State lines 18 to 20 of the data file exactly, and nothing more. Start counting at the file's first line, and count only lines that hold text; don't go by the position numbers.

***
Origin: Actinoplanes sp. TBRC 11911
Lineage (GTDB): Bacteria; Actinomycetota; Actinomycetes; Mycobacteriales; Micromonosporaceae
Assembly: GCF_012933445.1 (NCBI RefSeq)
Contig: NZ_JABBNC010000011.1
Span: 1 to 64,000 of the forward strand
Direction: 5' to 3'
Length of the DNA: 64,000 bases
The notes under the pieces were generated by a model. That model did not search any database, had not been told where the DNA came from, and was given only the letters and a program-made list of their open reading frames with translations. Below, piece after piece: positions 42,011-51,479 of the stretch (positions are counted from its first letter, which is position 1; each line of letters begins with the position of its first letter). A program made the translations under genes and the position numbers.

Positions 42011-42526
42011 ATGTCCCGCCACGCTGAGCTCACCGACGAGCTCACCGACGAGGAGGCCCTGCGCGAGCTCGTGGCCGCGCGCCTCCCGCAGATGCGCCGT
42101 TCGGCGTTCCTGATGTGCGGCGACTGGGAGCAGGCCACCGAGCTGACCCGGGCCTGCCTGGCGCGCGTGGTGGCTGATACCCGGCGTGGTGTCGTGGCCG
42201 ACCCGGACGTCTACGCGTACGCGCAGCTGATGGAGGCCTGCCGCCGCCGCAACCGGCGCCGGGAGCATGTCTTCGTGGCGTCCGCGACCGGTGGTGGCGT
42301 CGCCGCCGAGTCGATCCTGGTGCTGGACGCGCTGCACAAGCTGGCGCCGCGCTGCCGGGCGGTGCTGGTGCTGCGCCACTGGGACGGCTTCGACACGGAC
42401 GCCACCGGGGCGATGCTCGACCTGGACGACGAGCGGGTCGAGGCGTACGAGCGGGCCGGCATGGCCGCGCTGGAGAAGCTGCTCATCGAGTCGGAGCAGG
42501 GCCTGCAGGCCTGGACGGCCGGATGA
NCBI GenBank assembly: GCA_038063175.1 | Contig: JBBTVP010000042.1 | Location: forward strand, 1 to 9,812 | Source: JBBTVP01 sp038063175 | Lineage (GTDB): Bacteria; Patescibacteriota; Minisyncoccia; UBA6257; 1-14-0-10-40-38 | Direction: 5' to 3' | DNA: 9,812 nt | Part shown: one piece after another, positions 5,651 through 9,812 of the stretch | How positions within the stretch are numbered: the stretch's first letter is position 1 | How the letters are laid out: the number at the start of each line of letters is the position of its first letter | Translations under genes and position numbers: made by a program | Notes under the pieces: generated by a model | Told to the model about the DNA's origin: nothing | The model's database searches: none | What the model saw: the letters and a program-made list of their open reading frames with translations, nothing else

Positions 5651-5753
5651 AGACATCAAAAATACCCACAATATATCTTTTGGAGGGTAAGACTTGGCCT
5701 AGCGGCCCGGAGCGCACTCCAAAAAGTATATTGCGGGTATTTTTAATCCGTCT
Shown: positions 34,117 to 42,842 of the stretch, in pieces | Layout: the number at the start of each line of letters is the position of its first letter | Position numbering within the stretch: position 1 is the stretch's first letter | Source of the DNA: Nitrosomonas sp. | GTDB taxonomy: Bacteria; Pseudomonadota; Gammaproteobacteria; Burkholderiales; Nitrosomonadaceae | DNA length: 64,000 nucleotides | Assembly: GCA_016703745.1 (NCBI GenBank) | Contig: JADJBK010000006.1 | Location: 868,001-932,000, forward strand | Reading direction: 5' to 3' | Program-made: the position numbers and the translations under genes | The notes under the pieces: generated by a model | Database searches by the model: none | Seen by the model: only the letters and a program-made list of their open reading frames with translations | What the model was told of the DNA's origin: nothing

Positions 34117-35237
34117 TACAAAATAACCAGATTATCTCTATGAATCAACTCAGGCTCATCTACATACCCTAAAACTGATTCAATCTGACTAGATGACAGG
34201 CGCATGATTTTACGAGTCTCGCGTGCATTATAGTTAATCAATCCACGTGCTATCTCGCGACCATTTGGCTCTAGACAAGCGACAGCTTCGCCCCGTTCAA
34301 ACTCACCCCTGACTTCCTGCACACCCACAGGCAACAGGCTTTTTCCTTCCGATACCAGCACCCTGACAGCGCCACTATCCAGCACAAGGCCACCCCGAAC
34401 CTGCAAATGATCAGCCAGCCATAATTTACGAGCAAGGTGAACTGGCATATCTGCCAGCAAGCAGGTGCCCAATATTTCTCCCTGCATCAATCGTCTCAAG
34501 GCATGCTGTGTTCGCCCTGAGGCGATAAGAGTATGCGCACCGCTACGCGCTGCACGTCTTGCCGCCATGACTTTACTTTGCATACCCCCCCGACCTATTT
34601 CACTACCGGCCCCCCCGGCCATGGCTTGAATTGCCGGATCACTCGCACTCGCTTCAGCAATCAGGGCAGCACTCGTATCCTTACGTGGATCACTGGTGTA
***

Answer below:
5651 AGACATCAAAAATACCCACAATATATCTTTTGGAGGGTAAGACTTGGCCT
5701 AGCGGCCCGGAGCGCACTCCAAAAAGTATATTGCGGGTATTTTTAATCCGTCT
Shown: positions 34,117 to 42,842 of the stretch, in pieces | Layout: the number at the start of each line of letters is the position of its first letter | Position numbering within the stretch: position 1 is the stretch's first letter | Source of the DNA: Nitrosomonas sp. | GTDB taxonomy: Bacteria; Pseudomonadota; Gammaproteobacteria; Burkholderiales; Nitrosomonadaceae | DNA length: 64,000 nucleotides | Assembly: GCA_016703745.1 (NCBI GenBank) | Contig: JADJBK010000006.1 | Location: 868,001-932,000, forward strand | Reading direction: 5' to 3' | Program-made: the position numbers and the translations under genes | The notes under the pieces: generated by a model | Database searches by the model: none | Seen by the model: only the letters and a program-made list of their open reading frames with translations | What the model was told of the DNA's origin: nothing